Creating Superheroes From Scientists

Dean Kamen Recruits Young Scholars

Dean Kamen is not only an inventor, but an advocate. In 1992, he founded First (For Inspiration and Recognition of Science and Technology), an organization dedicated to popularizing science among young people. In this Web exclusive, Carol Marin talked to him about First.

You hate the idea that you have kids who are paying a little bit of attention to science, but a lot more attention to the Super Bowl.

"If they haven't also developed the capability to read with comprehension and to understand the world around them, they're going to be damned close to unemployable in a very technical world."

"How do we capture and take advantage of this media age, of this glitz age, which has created among kids false heroes, false expectations?"

"Mostly (the media barrage) has distracted them from using those golden years from 5 or 6 years old, to 17 or 18 when you have a lot of time, when you really can learn things quickly....What are most kids at that age preoccupied with? They're not really passionate about things that will matter to them in the future."

"Ironically, this is happening at the worst time in the history of the world, because you know, 50 or 100 years ago, you could make money pushing that plow, or pulling the handle on that machine, or women would make money doing manual tasks in factories."

The Inventor In You
Do you have an invention? Find out how to file for a patent at the U.S. Patent Office site. Out of some 288,811 patent applications filed in 1999, some 169,094 were granted. The processing time in fiscal 1999 was about 12.9 months.

"There's almost no high value jobs left that don't require some technical skill....The U.S. population, which used to lead because of...pervasive public education,...because of all the distractions that we have, that's no longer true."

"I saw so many people concerned, our serious business leaders, government leaders...about what seemed to be happening in a competitive test between the U.S. students at various ages and those around the world. But they all were assuming it's the supply side of the problem: We need more schools; we need more teachers; we need computers."

"This problem is not a supply problem. You can't tell me that the average kid in the United States that cn't read or do rudimentary math just was never availed (of) a book."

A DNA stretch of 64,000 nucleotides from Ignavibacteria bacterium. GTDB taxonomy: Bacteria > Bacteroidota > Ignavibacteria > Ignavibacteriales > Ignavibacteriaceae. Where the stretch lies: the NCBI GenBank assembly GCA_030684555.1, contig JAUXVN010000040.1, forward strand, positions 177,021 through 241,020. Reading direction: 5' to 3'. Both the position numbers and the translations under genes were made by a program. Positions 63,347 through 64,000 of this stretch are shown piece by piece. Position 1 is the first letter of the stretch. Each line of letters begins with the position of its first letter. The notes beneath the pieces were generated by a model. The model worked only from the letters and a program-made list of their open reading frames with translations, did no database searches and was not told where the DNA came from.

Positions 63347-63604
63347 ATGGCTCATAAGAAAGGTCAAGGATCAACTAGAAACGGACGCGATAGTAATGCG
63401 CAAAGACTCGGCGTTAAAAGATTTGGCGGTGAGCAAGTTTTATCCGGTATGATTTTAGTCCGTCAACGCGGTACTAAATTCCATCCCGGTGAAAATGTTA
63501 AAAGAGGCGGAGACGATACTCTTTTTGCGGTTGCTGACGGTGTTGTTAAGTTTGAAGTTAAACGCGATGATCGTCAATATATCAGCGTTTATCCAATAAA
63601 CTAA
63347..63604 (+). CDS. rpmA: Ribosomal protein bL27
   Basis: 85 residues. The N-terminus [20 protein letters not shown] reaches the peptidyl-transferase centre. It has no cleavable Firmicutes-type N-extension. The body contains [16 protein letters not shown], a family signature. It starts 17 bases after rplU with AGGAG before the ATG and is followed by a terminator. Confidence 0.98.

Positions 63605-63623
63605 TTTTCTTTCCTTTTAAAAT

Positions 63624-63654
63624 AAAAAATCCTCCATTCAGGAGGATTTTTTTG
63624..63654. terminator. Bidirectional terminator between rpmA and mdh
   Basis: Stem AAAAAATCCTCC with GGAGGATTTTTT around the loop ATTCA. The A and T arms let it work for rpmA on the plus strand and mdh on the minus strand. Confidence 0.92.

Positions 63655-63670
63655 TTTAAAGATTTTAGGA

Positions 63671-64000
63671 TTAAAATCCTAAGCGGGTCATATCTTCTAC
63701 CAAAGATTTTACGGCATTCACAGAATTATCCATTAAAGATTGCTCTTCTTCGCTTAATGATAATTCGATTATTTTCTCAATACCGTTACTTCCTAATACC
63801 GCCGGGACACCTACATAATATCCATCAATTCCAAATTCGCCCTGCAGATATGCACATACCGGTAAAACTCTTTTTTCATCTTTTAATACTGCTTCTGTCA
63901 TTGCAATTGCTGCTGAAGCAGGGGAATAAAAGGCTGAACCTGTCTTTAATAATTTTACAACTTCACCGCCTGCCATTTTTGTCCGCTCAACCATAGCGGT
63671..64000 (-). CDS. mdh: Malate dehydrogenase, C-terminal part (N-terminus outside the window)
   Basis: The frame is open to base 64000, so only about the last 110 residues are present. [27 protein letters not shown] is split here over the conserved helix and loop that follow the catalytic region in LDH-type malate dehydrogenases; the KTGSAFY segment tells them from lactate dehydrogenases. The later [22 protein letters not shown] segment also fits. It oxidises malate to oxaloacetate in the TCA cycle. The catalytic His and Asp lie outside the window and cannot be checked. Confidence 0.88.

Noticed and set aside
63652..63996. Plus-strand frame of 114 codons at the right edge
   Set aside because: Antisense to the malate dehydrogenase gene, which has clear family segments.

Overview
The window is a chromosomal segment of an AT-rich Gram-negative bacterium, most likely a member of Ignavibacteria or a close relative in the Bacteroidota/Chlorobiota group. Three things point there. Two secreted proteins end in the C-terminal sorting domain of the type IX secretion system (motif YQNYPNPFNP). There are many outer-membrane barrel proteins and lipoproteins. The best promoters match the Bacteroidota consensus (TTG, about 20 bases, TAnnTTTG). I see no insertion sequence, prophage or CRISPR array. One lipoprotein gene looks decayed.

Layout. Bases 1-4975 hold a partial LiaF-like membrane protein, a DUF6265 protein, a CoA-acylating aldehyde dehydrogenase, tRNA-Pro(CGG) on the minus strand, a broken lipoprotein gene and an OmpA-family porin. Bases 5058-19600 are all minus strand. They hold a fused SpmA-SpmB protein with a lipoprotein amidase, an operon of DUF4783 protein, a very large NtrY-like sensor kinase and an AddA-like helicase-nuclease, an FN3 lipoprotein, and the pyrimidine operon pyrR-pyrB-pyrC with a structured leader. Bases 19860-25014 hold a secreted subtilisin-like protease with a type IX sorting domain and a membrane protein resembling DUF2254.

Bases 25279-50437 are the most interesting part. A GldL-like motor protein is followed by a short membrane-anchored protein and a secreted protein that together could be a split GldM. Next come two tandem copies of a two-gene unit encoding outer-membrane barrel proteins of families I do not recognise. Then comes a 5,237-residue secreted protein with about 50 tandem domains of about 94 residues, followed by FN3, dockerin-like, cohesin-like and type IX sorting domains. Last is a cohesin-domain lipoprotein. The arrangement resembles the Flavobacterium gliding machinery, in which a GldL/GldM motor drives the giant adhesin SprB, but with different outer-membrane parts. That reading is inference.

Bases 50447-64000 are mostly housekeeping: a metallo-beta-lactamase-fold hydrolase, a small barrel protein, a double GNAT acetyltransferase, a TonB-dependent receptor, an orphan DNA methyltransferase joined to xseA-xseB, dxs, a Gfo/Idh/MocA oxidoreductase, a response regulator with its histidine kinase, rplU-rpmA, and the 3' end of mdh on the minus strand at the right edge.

"It's not what they don't have access to anymore. It's the fact that they have so many enticing distractions that are just nonsense."

Do you think we've created a culture where we have competing superheroes? And you think the superheroes of today are useless for these kids?

"They can't tell the difference between a hero and a celebrity. And they think that some of the things that happen in the world of sports or entertainment are important."

"How are you going to get those kids to believe that developing the muscle between their ears is really the way they're going to succeed?...Compete for their time and attention by showing them something that they will perceive is every bit as kicking or jumping."

So you're going to take these kids, put them in a gym, give them a robotic kit, and say, 'Kid, this is where heroes are born'?

"How do we give out to the great scientists the Nobel Prize? A clandestine meeting happens in Stockholm....Then they suddenly announce that this person won it. Typically they win it for something they did 10 or 20, or 30 years ago, for something that's very esoteric....Kids certainly can't relate to it. It's somebody as old as their grandparents."

"They don't realize that it's fun to be creative. That it's exciting to invent things....Being creative is one of the things that separates humans from other species."

So that's what you designed First to do?

"What's the equivalent of the NFL in technology?...If...Boeing, or Bell Labs, or Intel, or Motorola, Xerox (doesn't) have young, enthusiastic, excited engineers and scientists that you can...put in front of these kids, that will look as appealing to them as athletes,...we ought to hang it up and go home."

"Let's form the Olympic Committee of Smarts. And let's use your resources and your young people the same way you leverage them organizations to create these other kind of heroes."

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